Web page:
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Model
Stormee
Posts: 2,463
San Antonio, Texas, US


Feb 23 13 10:15 am  Link  Quote 
Photographer
jesse paulk
Posts: 3,712
Phoenix, Arizona, US


to stay away from all of them
Feb 23 13 10:20 am  Link  Quote 
Photographer
KonstantKarma
Posts: 2,513
Hickory, North Carolina, US


Let the wars begin.
Feb 23 13 10:29 am  Link  Quote 
Model
Stormee
Posts: 2,463
San Antonio, Texas, US


Feb 23 13 10:33 am  Link  Quote 
Photographer
NothingIsRealButTheGirl
Posts: 32,542
Los Angeles, California, US


It's great that GIMP exists, and it's quite capable, but I use Photoshop.

Don't know the third.
Feb 23 13 10:37 am  Link  Quote 
Photographer
JimBobLc
Posts: 199
Martinsburg, West Virginia, US


Are you planning to buy one? I suggest use a free software (like paint.net) until you get to the point where you are consistently finding things you need to do that it won't let you do.
Then use the trial versions of the pay softwares to see how they handle the things you can't do easily in the free ware.
Then purchase the pay software that lets you do what you want to do.

But seems like PS is the industry standard probably easier to get help from other users if you find yourself wanting to do things in PS that you can't figure out on your own.
Feb 23 13 10:37 am  Link  Quote 
Artist/Painter
MainePaintah
Posts: 1,703
Saco, Maine, US


1) Do not know anything about it.

2) Do not have the time to learn it.

3) My wife downloaded a copy to make her Facebook and personal photos look good. It is not for professional photos. It has a big tendency to "warp" faces.
Feb 23 13 10:38 am  Link  Quote 
Photographer
Skydancer Photos
Posts: 21,905
Santa Cruz, California, US


Moderator Warning!

jesse paulk wrote:
to stay away from all of them

If you have nothing of value to add to a legitimate discussion, perhaps you should "stay away"

Feb 23 13 10:44 am  Link  Quote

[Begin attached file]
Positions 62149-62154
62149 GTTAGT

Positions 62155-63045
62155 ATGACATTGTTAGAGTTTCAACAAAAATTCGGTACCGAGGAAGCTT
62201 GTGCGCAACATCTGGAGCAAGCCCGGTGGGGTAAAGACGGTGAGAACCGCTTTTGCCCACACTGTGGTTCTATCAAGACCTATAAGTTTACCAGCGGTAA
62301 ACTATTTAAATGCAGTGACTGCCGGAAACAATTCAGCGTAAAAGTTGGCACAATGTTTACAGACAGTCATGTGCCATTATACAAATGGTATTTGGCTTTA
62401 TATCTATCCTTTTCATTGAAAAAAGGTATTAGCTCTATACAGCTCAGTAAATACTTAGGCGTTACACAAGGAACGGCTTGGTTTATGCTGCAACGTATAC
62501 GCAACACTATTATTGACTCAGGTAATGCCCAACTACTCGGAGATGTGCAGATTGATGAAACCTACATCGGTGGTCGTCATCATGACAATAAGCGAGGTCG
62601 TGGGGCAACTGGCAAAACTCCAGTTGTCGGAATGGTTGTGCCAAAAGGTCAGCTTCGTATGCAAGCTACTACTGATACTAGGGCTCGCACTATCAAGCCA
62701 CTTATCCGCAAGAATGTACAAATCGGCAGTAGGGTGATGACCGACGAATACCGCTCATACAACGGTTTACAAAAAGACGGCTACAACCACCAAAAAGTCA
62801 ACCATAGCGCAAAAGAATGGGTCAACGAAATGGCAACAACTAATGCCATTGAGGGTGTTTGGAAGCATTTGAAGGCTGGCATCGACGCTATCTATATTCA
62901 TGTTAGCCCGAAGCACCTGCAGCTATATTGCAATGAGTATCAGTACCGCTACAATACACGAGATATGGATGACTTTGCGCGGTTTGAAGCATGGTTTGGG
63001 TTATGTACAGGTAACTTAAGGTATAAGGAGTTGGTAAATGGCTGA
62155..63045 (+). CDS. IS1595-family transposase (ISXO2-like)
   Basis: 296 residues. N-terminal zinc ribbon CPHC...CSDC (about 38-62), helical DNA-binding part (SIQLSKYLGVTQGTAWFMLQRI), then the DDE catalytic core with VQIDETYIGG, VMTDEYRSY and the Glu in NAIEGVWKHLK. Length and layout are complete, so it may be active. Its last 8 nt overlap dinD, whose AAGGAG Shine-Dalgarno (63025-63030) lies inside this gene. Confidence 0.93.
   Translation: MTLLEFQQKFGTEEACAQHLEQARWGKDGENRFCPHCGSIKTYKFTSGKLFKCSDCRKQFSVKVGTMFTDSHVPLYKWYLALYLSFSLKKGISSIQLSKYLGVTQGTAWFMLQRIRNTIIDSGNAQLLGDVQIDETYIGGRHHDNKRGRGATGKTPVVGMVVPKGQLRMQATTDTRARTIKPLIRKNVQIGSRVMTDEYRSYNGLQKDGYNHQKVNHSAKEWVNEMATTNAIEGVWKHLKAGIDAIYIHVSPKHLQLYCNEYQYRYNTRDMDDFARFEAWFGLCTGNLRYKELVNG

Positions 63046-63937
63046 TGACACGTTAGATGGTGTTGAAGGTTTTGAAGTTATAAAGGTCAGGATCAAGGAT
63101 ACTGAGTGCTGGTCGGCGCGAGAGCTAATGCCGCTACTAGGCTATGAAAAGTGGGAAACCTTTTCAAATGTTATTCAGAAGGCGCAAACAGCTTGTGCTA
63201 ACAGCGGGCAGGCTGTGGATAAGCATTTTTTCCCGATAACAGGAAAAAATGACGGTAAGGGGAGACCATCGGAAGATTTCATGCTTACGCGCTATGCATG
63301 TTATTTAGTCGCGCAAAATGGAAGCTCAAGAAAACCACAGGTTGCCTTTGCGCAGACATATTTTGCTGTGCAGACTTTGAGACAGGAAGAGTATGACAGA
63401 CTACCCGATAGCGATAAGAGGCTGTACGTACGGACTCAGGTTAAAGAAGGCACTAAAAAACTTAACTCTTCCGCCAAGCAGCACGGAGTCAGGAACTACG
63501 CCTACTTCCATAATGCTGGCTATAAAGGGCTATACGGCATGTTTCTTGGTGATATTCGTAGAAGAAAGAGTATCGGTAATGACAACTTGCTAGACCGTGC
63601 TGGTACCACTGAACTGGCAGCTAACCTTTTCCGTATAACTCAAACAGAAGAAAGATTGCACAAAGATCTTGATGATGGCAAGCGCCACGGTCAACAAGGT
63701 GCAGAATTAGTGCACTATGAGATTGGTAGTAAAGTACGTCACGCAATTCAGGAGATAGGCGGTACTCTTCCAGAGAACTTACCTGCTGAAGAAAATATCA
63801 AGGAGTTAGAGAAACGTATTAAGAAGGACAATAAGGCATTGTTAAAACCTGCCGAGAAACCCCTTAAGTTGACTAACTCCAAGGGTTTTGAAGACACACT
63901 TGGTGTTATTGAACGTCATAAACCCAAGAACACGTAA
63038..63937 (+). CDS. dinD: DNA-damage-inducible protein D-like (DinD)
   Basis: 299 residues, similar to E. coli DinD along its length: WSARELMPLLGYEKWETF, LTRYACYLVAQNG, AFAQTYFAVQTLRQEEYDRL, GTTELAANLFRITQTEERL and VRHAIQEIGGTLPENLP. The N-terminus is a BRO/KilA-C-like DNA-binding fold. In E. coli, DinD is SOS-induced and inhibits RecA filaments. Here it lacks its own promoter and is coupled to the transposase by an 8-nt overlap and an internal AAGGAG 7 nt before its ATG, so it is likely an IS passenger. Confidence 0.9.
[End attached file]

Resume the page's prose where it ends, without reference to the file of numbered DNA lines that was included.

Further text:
Photographer
descending chain
Posts: 1,146
Fullerton, California, US


Kelly Anne-Marie wrote:
What is your opinion on:

1) Gimp?

2) Photoshop?

3) Portrait Professional?

Notorious troll should go elsewhere.

Feb 23 13 10:54 am  Link  Quote 
Photographer
jesse paulk
Posts: 3,712
Phoenix, Arizona, US


Post hidden on Feb 23, 2013 11:34 am
Reason: not helpful
Comments:
If you can't contribute to a legitimate discussion without trolling or focusing on the person (not the topic), you will be brigged.
Feb 23 13 11:00 am  Link 
Model
Stormee
Posts: 2,463
San Antonio, Texas, US


Feb 23 13 11:07 am  Link  Quote 
Photographer
Virtual Studio
Posts: 5,597
Toronto, Ontario, Canada


Kelly Anne-Marie wrote:
What is your opinion on:

1) Gimp?

2) Photoshop?

3) Portrait Professional?

Gimp = good enough for 99% of the work you see on here. A lot of guys boast about 32bit editing and CMYK support that Photoshop gives you, then you see that for them these are just words smile

As a free download Gimp is pretty hard to beat.

Photoshop = if the get the full version then it's great, does lots of funky stuff some of which you you cant do with Gimp. The cut down version (PS Elements) is god too - but very much same same as Gimp in terms of features.

Portrait Professional = actually pretty good for a quick fix. Dont set the corrections too high and it can give you a quick retouch will will usually make your pictures a lot better. You cant do the same subtle effects you can with the full version of PS so it's not really a competitor though.

Feb 23 13 11:11 am  Link  Quote 
Photographer
Virtual Studio
Posts: 5,597
Toronto, Ontario, Canada


descending chain wrote:

Notorious troll should go elsewhere.

isn't that a personal attack?

Feb 23 13 11:12 am  Link  Quote 
Photographer
Imageography
Posts: 6,768
Saskatoon, Saskatchewan, Canada


I have used Gimp a lot on my Linux machines, but I own (bought) Photoshop and got certified with Adobe, so that is where my heart lies.

I hate portrait professional. Even their ads show such a transformation from human to plastic. I do like soft skin though, and use the Imagenomic Portraiture 2.3 plugin which you can do much better with.

As a related note, I also bought OnOne version 6 which had Perfect Portrait. Again, I find it useless for my workflow. I have since upgraded to version 7.1 and it is not much better for that, although the other filters are handy from time to time.

Bottom line, if you can learn in Photoshop how to do the effects without using filters, then, you can adequately determine which filters you can use as a time saving feature without overdoing it.

I'm no expert, I have just been doing this a long time.
Feb 23 13 11:28 am  Link  Quote 
Photographer
Skydancer Photos
Posts: 21,905
Santa Cruz, California, US


Moderator Warning!
No more trolling or off topic hijacks.